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Domestic Violence Women Essay

Domestic Violence Against Women Essay

1691 Words7 Pages

The World Health Organization defines violence as:
“The intentional use of physical force or power, threatened or actual, against oneself, another person, or against a group or community, that either results in or has a high likelihood of resulting in injury, death, psychological harm, mal-development or deprivation”.
WHO has declared violence against women both a public health problem and a violation of human rights.
Violence against women is of many types and has many faces. Also called Gender-based violence, public health experts around the world have called it the “Hidden Epidemic”. (ref)
Violence against women is an age-old practice but it was only in the last decade of the 20th century that it got recognition as a serious human…show more content…

From forced marriages in Afghanistan and "honour killings" in Pakistan to female foeticide in India and trafficking in Nepal, South Asian women face a barrage of dangers. Every three minutes an act of violence is perpetrated against a female in South Asia, according to U.N. Women.( ANALYSIS-South Asia's growing modernity masks women's plight 15 Jun 2011 00:00 Source: Alertnet // Nita Bhalla) ( ANALYSIS-South Asia's growing modernity masks women's plight 15 Jun 2011 00:00 Source: Alertnet // Nita Bhalla)
The Islamic Republic of Pakistan, the sixth most populated country in the world, is in South Asia bordered by India, Afghanistan, Iran, China and the Arabian Sea. Pakistan is home to one of the earliest known human civilizations, the Indus Valley civilization, dating back at least 5000 years. Its people and traditions reflect many varied cultures ( UNDP 2011). HDI report.
The life expectancy at birth for the population is 66 years, infant mortality is 62 per 1000 live births and the maternal mortality is 260 deaths per 100,000 live births.
Domestic violence is referred to as intimate partner violence in the developed countries, but in the developing countries and especially in South Asia domestic violence is not perpetuated by intimate partner or spouse only, the perpetrators include other family members also.
In Pakistan, violence against women occurring within the family is treated lightly considered a cultural norm and is condoned by the

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Protecting Women from Domestic Violence Essay

5817 Words24 Pages

“Domestic violence is the most ubiquitous constant in women’s lives around the world. There is virtually no place where it is not a significant problem, and women of no race, class, or age are exempt from its reach” -Joni Seager

Abstract: Domestic violence against women is a social problem that occurs in nearly every corner of the world. Recently, some states have begun to recognize that women must be protected from abuse by family members and intimates. While policies and practices designed to protect women have emerged in a number of countries, many lag behind on the issue. This paper will examine the causal factors behind the variation in protection for women. The literature on women and politics suggests that women’s…show more content…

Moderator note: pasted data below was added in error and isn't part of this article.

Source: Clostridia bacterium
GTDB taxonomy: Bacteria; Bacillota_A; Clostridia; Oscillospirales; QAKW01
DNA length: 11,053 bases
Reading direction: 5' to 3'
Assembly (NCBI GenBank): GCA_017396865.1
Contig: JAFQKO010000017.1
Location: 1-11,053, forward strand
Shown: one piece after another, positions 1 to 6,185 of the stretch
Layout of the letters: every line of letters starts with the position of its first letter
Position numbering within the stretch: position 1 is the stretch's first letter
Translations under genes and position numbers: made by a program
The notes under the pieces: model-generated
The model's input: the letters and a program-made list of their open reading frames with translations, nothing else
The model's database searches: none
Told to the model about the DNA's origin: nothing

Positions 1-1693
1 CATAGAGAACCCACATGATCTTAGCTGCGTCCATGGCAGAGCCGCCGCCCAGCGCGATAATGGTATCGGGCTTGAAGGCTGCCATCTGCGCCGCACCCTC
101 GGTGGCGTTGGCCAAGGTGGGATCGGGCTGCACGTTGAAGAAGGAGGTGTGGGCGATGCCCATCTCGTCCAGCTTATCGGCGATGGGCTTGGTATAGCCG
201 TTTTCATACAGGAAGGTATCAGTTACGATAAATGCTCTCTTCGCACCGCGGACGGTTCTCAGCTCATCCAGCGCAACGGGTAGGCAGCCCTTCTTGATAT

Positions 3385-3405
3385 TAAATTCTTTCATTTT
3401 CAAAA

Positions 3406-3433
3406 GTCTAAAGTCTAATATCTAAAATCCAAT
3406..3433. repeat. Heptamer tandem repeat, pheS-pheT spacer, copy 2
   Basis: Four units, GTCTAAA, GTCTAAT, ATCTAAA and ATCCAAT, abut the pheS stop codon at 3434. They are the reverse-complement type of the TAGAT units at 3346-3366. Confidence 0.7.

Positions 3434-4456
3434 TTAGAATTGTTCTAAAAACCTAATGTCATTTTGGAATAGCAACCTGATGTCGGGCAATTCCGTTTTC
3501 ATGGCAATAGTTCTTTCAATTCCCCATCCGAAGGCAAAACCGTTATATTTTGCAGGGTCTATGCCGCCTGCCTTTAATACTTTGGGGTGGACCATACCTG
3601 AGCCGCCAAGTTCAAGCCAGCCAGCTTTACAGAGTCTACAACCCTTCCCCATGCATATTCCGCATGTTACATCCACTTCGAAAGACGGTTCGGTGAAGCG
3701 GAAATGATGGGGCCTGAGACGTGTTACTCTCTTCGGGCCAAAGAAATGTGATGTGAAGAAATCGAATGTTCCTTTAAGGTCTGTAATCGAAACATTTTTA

Domestic violence is defined as abuse between family members, but for the context of this paper I am specifically referring to abuse against women. Until relatively recently, authorities in many states have ignored or even condoned this type of violence. For example, the phrase “rule of thumb” comes from Anglo-American common law -- a husband was permitted to strike his wife with a stick as long as it was no wider than his thumb (Straus and Gelles 1986). In some cultures, domestic violence remains an acceptable means for a husband to discipline his wife. Why do such abhorrent acts occur and why have they gone unpunished? Experts generally agree that domestic violence is used to keep women in a subordinate position within the household (Seager, 2003; Straus and Gelles, 1986). Men use physical abuse against women in order to ‘keep them in their place’ -- to exert their power as the dominant figure in the household. Historically, domestic violence has been considered a private matter, a problem between a man and his wife that the state need not become involved in (Abrar and Lovenduski, 2002; Bush, 1992; Hawkins and Humes, 2002).

Recently, the domestic violence issue has been moved from the private realm to the public in many states. Consequently, practices regarding the problem are changing and violence in the home is becoming a criminal matter. Yet the degree of protection women receive varies tremendously across states.

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